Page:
For PDA, Blackberry and cellphone users, Honeywell can deliver functions such as text messages, OOOI reports, pre-departure clearances, flight-plan requests, position checks and time and distance checks. “It’s not a big deal,” Smoley said.
Next up for Honeywell is new pico-cell technology, which is a low-power cell site that rides in the aircraft cabin, allowing passengers to use their cellphones in flight. “It has not been approved yet,” Smoley said, “but we expect it [to be] within the next six to 12 months.” Honeywell is also ready for the upcoming debut of Swift 64 high-speed-data satellite technology, which goes live in July.
Universal Weather & Aviation UVdatalink
Universal Weather & Aviation’s UVdatalink is just one service provided by this multifaceted company. Universal Weather entered the corporate aviation market in 1959 with weather briefing services. Now the company offers a complete datalink messaging service as well as trip planning, global fuel management, ground handling and, of course, weather data. Universal Weather & Aviation customers also have access to the company’s UVglobal network of ground service providers all over the world.
UVdatalink is available in a variety of packages, from a la carte to an all-inclusive annual flat fee for unlimited use, according to Brian Allen, manager of UVdatalink sales and marketing. The flight-planning system is Universal Weather & Aviation’s own UVflightplanner. All air traffic messages are supported by UVdatalink. “We were the first acars datalink service provider to support fully automated oceanic clearances westbound from UK North Atlantic Tracks,” Allen added.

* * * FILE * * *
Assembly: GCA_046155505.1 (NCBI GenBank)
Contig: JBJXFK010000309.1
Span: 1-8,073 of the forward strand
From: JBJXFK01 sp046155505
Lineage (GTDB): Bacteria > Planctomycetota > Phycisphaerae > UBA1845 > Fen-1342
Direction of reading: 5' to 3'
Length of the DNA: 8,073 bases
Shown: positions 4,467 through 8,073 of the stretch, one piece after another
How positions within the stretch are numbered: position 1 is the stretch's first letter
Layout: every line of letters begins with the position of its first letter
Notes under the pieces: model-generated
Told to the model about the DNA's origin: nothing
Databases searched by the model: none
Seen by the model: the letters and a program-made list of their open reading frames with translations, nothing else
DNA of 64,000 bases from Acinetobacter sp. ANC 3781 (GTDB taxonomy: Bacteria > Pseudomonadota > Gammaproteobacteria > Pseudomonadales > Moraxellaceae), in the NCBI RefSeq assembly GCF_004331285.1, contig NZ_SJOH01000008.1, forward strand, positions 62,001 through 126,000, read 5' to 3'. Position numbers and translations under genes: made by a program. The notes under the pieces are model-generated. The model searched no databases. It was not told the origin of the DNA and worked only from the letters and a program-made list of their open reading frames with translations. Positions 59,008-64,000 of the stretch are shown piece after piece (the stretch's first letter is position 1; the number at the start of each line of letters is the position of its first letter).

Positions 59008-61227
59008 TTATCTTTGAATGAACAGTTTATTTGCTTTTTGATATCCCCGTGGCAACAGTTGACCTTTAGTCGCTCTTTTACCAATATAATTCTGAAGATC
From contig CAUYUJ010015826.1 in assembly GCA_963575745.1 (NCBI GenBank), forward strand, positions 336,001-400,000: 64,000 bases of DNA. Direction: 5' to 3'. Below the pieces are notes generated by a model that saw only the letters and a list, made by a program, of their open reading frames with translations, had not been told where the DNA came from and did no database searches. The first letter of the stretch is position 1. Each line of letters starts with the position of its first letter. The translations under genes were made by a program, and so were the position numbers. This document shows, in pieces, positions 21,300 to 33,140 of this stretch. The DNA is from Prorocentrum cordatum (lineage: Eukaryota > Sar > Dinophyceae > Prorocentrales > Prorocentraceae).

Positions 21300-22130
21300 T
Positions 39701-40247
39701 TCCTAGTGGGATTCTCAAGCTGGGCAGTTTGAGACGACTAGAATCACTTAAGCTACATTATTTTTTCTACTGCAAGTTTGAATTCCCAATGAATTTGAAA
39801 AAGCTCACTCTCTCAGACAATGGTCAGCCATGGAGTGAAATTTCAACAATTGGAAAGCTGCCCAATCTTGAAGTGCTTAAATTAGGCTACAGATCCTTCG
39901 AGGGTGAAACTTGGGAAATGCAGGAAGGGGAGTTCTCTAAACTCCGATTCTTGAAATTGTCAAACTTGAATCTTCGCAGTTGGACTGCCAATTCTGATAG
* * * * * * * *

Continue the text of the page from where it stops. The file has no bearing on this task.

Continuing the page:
In-house meteorologists prepare weather information for delivery to UVdatalink customers. Allen said that UVdatalink is the only provider that can deliver graphical weather charts to the Universal Avionics UniLink, the Teledyne Controls TeleLink and the Rockwell Collins Pro Line 21 platform.
Universal Weather & Aviation’s customer care center provides dispatching and flight- handling services 24/7. UVdatalink includes graphical aircraft tracking capability, and tracking messages can be sent to fax machines, e-mail addresses and PDAs.
There is no extra charge for delivery of engine trend data. “UVdatalink currently supports several aircraft using engine trend data monitoring,” said Allen.